Sovereign Bond Updates

Global bond markets came under selling pressure on Friday after data showed the United States had created more jobs than expected, prompting investors to hope that the Federal Reserve would ease its stimulus package in times of crisis. crisis as the economy recovered.

As optimism grew, investors reassessed the trajectory of US interest rates, pushing the yield, which moves inversely to price, on the 10-year Treasury bill by 0.08 percentage point to 1 ,30 %. The prices of government bonds in the UK and mainland Europe also fell. The benchmark S&P 500 stock index hit a new all-time high, extending its gains for the week.

The report showed that the United States created nearly a million jobs in July, ahead of analysts’ forecasts. The unemployment rate fell 0.5 percentage points to 5.4% for the month through July, showing substantial progress but still well above the levels reached in late 2019 before the pandemic.

The jobs report is the latest before the global central bankers summit in Jackson Hole, Wyoming, at the end of the month. The good jobs numbers will intensify the debate over when the Fed starts to curb its ultra-supportive policies as the economic recovery from Covid-19 gathers pace.

The world’s largest central bank has kept U.S. interest rates at historically low levels and bought $ 120 billion in assets each month throughout the health emergency.

“Today’s Outstanding Payroll Report Highlights a Dramatic Labor Market Recovery and Increases the Chances of the Fed Reducing Asset Purchases Sooner Possible,” said Mike Bell, strategist at JPMorgan Asset Management.

“Hiring strength calls into question the T-bill rally that has taken place in recent months and we expect this to be the start of a sustained rise in T-bill yields on the rest of the year, ”he added.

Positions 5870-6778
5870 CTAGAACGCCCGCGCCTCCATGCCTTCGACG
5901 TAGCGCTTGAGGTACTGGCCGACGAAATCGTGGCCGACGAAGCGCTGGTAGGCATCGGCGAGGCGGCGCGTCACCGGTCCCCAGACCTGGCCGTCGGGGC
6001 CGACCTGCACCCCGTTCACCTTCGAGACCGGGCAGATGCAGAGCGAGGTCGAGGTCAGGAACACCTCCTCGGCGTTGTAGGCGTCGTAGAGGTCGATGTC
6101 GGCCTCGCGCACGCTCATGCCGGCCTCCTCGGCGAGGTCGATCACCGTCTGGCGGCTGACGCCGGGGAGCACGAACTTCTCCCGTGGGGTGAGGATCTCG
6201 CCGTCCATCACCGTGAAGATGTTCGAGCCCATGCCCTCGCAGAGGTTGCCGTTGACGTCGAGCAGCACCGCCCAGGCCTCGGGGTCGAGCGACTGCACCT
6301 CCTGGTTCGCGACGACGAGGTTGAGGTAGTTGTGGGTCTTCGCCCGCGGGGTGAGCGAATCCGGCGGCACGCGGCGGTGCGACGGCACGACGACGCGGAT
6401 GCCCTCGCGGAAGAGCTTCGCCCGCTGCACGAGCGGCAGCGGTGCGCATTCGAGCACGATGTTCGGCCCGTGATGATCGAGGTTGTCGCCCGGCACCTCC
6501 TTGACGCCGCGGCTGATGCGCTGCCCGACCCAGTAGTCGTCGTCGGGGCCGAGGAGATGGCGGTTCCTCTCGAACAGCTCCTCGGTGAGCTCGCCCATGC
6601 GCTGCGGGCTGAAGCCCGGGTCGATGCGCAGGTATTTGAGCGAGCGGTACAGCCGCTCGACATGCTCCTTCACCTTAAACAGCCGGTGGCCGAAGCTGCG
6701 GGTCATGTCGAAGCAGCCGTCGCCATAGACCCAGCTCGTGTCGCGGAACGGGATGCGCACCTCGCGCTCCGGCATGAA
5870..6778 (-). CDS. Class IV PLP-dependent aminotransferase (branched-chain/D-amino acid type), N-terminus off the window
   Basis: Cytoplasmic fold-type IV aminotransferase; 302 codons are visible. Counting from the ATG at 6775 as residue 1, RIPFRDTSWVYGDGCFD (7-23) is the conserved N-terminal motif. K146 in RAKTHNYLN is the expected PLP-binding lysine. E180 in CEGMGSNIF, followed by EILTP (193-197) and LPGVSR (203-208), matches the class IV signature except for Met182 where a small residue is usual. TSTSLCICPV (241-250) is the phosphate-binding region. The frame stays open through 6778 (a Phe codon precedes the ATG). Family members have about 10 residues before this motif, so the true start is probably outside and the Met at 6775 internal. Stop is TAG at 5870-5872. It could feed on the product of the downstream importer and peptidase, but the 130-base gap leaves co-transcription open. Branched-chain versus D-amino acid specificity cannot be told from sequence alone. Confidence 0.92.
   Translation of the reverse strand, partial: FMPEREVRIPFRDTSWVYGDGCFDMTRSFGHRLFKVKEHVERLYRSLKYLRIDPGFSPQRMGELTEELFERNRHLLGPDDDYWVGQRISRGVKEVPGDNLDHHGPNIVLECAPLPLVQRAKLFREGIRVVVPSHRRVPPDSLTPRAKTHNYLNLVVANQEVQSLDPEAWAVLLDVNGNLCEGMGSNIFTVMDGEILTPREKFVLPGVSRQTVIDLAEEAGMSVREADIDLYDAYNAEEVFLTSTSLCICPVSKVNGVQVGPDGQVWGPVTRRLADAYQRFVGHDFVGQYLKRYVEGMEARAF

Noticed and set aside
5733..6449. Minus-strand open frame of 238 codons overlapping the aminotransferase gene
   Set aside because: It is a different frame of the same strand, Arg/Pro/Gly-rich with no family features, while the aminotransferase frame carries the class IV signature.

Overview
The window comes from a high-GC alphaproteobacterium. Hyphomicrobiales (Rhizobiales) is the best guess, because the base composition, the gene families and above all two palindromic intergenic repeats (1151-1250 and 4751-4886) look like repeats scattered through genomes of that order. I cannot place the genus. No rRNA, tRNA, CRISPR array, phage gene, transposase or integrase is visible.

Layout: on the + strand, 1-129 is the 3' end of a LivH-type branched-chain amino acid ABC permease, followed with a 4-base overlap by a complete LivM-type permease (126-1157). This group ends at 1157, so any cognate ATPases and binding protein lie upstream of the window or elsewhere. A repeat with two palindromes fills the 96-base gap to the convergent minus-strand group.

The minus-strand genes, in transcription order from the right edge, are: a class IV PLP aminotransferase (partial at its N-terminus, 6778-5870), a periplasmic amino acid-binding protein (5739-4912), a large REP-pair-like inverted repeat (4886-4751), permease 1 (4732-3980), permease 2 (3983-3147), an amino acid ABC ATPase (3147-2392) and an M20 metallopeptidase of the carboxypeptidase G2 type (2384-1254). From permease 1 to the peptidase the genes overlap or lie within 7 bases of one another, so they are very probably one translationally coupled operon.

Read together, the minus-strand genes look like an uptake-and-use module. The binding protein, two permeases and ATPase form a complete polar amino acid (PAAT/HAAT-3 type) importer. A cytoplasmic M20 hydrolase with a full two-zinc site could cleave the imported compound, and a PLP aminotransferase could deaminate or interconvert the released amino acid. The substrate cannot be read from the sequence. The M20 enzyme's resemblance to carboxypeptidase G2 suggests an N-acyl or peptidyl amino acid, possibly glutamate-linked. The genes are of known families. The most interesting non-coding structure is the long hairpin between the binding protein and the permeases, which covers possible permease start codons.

However, for other analysts, the increase in job growth does not justify substantial action by the Federal Reserve.

“The July payroll report was a very good surprise on the upside, but also not strong enough to bring forward the expected date for the Fed’s gradual take-off – just what the market needs,” said Seema Shah , strategist at Principal Global. Investors, in a note.

“As many labor supply constraints disappear over the next month, labor demand should be given the green light to increase, and September will hopefully bring another big figure. “

The blue-chip S&P 500 index closed 0.2% higher, extending the all-time high of the benchmark set Thursday, while the tech-focused Nasdaq, more sensitive to rising rates. interest, fell 0.4%. Goldman Sachs analysts said this week they expected the S&P 500 to gain another 7% by the end of 2021, in addition to the 17% rise recorded so far.

The dollar appreciated, trading 0.6% against a basket of currencies.

The European benchmark Stoxx 600 has traded in a narrow range, leaving it on track for its best week in five months after repeatedly setting new records this week.

The UK’s FTSE 100 closed slightly higher, with investors encouraged by more hawkish comments from the Bank of England on Thursday. The yield on two-year gilts reached as much as 0.15% during the day, around April 2020 levels that were also briefly hit last month, after the UK central bank said it there would be a “modest tightening” of its interest rate policy. to control inflation.

Asian markets were put on hold after a turbulent week, as investors analyzed statements by the ruling party in China to try to determine which sectors could be targeted next as Beijing seeks to assert greater control over parts economy. Tech stocks, tutoring and games have all been hit in recent weeks. Hong Kong’s Hang Seng Index drifted on Friday while China’s CSI 300 fell 0.6%.

Elsewhere, Brent crude fell 1.1% to $ 70.51 per barrel, ending a volatile week where prices fell more than 7% on fears that the Delta variant would spread and new travel restrictions. do not dampen demand.

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Robert Armstrong dissects the most important market trends and explains how the best minds on Wall Street are reacting to them. Sign up here to receive the newsletter directly to your inbox every day of the week


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